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  1.  14
    The Divine Method and the Disunity of Pleasure in the Philebus.Emily Fletcher - 2017 - Journal of the History of Philosophy 55 (2):179-208.
    the philebus is a puzzling dialogue, both for the substantive views it puts forward,1 and for the unexpected twists and turns of the discussion. Commentators frequently complain about the dialogue's lack of unity, due to its many apparently unnecessary digressions and interruptions.2 The discussion of the so-called 'divine method' seems to be one of the worst offenders on this score, for it is described and exemplified at length, only to be set aside as unnecessary shortly afterwards.I argue that the divine (...)
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  2.  48
    Plato on Pure Pleasure and the Best Life.Emily Fletcher - 2014 - Phronesis 59 (2):113-142.
    In the Philebus, Socrates maintains two theses about the relationship between pleasure and the good life: the mixed life of pleasure and intelligence is better than the unmixed life of intelligence, and: the unmixed life of intelligence is the most divine. Taken together, these two claims lead to the paradoxical conclusion that the best human life is better than the life of a god. A popular strategy for avoiding this conclusion is to distinguish human from divine goods; on such a (...)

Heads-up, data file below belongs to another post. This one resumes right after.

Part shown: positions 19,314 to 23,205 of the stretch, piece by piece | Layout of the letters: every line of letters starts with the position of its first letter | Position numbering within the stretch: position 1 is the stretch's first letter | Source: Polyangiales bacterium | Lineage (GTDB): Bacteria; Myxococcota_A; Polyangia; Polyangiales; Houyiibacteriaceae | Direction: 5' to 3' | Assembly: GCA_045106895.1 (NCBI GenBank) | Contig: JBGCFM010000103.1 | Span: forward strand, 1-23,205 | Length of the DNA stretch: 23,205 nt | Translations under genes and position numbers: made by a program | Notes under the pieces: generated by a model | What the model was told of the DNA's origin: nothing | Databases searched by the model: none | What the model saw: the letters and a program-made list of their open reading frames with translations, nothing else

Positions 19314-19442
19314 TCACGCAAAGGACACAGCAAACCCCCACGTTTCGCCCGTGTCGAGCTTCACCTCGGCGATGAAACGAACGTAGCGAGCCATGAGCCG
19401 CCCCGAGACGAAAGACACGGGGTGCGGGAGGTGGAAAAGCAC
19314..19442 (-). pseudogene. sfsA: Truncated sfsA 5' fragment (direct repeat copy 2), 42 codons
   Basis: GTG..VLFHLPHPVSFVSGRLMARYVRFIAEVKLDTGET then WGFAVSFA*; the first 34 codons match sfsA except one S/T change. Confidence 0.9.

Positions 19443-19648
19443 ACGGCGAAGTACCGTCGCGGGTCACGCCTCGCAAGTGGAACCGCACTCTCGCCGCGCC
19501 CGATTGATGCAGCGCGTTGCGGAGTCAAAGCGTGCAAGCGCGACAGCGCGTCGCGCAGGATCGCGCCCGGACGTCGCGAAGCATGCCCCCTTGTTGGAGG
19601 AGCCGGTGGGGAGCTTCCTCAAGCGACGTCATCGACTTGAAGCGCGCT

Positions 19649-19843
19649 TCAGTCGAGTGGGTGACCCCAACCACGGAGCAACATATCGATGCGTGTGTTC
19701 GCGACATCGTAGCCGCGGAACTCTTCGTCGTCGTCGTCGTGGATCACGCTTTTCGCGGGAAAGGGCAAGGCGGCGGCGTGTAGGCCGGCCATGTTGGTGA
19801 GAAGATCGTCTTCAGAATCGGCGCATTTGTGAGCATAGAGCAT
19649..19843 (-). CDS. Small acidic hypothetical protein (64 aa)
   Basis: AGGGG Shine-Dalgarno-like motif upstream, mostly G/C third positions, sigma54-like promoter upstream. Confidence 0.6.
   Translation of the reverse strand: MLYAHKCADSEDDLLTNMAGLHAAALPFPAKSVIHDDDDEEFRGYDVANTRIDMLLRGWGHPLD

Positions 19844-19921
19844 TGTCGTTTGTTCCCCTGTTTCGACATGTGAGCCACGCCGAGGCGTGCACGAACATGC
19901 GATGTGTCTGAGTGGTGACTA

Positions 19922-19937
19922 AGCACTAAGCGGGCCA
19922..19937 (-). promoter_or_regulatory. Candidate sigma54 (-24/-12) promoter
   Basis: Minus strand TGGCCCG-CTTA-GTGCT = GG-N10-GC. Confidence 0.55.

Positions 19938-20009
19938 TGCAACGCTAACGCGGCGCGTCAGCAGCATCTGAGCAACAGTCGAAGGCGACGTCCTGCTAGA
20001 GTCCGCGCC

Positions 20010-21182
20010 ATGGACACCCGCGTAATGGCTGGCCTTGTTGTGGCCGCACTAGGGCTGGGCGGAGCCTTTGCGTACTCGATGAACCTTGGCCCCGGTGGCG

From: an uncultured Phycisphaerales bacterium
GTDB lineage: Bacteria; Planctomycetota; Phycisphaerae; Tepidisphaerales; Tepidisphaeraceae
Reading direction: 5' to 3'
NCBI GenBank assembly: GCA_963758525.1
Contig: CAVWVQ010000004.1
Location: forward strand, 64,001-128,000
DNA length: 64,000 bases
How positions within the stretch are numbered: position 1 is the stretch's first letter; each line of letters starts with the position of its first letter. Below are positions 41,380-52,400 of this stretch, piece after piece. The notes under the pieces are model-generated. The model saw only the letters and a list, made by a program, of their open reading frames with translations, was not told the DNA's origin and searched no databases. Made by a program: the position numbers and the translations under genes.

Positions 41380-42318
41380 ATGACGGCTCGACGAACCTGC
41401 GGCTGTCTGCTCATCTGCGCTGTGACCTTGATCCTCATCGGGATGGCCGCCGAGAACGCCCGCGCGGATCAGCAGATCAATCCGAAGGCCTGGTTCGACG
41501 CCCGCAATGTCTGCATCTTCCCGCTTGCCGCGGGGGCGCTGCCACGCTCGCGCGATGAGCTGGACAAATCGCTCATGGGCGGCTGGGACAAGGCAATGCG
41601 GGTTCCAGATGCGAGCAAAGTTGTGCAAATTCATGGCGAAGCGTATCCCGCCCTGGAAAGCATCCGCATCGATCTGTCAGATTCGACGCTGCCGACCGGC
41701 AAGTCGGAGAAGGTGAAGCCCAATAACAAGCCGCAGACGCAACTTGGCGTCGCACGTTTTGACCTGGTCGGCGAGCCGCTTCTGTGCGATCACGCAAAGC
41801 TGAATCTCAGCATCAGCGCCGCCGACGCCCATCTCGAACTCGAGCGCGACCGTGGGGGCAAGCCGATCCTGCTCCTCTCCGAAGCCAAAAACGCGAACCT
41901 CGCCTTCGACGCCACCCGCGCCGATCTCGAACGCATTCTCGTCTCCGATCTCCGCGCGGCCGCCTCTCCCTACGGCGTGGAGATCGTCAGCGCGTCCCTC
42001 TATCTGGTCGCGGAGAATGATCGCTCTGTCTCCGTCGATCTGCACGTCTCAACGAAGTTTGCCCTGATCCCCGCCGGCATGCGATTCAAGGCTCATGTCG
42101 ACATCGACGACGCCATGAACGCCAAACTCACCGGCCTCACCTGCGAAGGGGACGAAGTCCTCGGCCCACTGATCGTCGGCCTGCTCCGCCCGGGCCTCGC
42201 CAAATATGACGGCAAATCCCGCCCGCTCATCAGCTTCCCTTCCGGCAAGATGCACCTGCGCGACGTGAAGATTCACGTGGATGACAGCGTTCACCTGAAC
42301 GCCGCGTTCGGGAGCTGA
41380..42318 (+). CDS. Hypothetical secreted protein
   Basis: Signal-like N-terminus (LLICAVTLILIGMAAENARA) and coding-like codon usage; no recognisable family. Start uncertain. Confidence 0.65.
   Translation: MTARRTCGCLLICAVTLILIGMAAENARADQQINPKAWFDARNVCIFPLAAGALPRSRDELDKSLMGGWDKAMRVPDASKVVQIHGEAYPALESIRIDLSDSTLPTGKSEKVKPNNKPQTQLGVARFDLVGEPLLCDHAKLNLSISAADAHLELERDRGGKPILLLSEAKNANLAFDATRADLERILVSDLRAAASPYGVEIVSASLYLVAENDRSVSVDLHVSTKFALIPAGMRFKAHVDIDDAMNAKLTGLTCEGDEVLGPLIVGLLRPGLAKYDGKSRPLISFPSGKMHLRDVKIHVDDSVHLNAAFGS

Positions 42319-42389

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    Aisthēsis, Reason and Appetite in the Timaeus.Emily Fletcher - 2016 - Phronesis 61 (4):397-434.
  4.  6
    Plato's Moral Psychology: Intellectualism, the Divided Soul, and the Desire for Good by Rachana Kamtekar.Emily Fletcher - 2020 - Philosophical Review 129 (4):643-646.
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    Plato on Incorrect and Deceptive Pleasures.Emily Fletcher - 2018 - Archiv für Geschichte der Philosophie 100 (4):379-410.
    In the Philebus, Socrates argues that pleasure, like judgment, can be “false”. Most scholars who discuss this claim restrict their interpretation to Socrates’ first argument that pleasure can be “false”, where Socrates uses pseudēs as a synonym of “incorrect”. As a result, scholars have failed to recognize that in the next argument Socrates uses pseudēs to pick out a different problem with pleasure: in certain circumstances, a pleasure can deceptively appear to a subject to be larger or smaller than it (...)
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